The engine block is disturbingly far out in front of you under the long hood but, my word, it has the best noise I think I’ve ever heard from a naturally aspirated motor.

The tympanic soundtrack of copulating kettledrums as it clatters and roars is a glorious homage to yesteryear – in the not-too-distant future everything will be either super- or turbocharged and engines such as this, powered by hydrocarbons, will be mere museum pieces or consigned to being lovingly tinkered with by men called Alan or Colin, wearing overalls in oily sheds.

This is not a vehicle for everyday driving through towns, jockeying from red light to red light. My formative driving experiences were in old British Army Land Rovers and the six-speed gearbox fitted here had me surprisingly nostalgic about double-declutching. Gear changes require an injection of testosterone and muscle, but are crisp, meaty and definitive which fits with the overall ethos of the Mustang. Long ratios give you the chance to hear the noise crescendo before the need to change up arrives yet mean motorway cruising occurs at below 2,000 revs. As far as is possible, in a car painted ‘Orange Fury’, it was a genteel experience.

The bonnet is so long that on an extended drive through the Cotswolds heading east at night I could have sworn that dawn was breaking ahead of me while the sun was still setting in the rear view mirror. Your forward spacial awareness is somewhat challenged, but there is a rear-view camera now fitted as standard, which does make parking easier.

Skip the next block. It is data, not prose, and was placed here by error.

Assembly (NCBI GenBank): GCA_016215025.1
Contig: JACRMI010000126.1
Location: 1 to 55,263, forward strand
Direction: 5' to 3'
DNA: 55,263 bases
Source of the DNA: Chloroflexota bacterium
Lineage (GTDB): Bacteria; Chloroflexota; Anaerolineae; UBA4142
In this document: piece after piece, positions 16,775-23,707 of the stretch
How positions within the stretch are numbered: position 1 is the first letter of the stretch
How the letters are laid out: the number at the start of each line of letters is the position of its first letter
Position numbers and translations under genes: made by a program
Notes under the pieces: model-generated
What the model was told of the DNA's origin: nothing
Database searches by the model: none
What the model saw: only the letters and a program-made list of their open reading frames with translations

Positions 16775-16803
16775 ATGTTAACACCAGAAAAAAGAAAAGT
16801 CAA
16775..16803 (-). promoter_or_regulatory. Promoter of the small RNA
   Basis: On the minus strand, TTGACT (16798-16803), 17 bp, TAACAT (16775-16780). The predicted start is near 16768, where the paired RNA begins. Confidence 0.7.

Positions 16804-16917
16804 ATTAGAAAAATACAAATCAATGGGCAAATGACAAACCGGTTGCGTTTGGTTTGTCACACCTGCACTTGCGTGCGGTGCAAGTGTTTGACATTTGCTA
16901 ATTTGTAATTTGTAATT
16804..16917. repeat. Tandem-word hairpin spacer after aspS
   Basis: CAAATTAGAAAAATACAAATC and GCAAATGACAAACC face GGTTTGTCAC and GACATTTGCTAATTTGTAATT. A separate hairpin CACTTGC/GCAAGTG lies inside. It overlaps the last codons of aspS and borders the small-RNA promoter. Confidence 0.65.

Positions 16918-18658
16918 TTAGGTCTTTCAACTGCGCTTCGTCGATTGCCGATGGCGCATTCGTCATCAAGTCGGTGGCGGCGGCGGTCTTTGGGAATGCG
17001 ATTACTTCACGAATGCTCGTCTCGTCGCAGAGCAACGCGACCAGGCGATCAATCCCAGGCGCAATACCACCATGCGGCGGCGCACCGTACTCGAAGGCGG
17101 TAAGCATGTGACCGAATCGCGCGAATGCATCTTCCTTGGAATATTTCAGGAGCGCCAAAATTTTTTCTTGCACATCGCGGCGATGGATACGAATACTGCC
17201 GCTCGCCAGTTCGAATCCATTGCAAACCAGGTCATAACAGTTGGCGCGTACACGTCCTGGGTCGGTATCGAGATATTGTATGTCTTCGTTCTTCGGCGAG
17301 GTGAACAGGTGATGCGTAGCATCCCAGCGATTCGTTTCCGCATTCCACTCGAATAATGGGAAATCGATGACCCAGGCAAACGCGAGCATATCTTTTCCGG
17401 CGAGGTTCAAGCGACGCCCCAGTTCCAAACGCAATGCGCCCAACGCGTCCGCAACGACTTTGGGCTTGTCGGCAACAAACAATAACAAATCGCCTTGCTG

I was fully expecting 5.0 litres of American muscle to be thirsty, but I was pleasantly surprised. No longer does the old trope of overtaking everything on the road except gas stations apply to this Fastback. While it doesn’t exactly sip delicately at the pump you don’t need fuel dumps on your route to be sure of getting home.

Should you buy one you will certainly be using the Mustang for longer journeys. The interior build quality was commented upon earlier but, as a place to sit for mile after mile with that blue-collar hero, Bruce Springsteen, rocking away on the Shaker Pro 12-speaker audio system, it was deeply comfortable. Supposedly it’s a four-seater but anyone in the back would have to sit cross-legged – I wish manufacturers would stop with the pretence of the second bank of seats and provide some more storage space instead.

All in all, on the surface, the Mustang has little to recommend itself to the wider market. However, it is fun, quirky and brass-band-loud with the presence of a revivalist preacher. It’s not the most dynamic car in the world, but where else do you get 450 brake horsepower for this money. Ford apparently outsold Porsche in Europe last year in the sports car segment so they must be doing something right.

Depreciation won’t be huge and it will be enormously good fun while it’s part of your collection. There will always be the appeal of the Mustang badge and, 54 years after the original rolled out of the factory in Detroit, that hasn’t dimmed. This is a car you buy with your heart not your head; it’s not the most efficient, it’s not the classiest, it’s not the most precise. But you will chuckle delightedly as it entertains you down the highway for mile after mile after mile after mile after....

Words: TG

This article was originally published in Halcyon magazine in 2018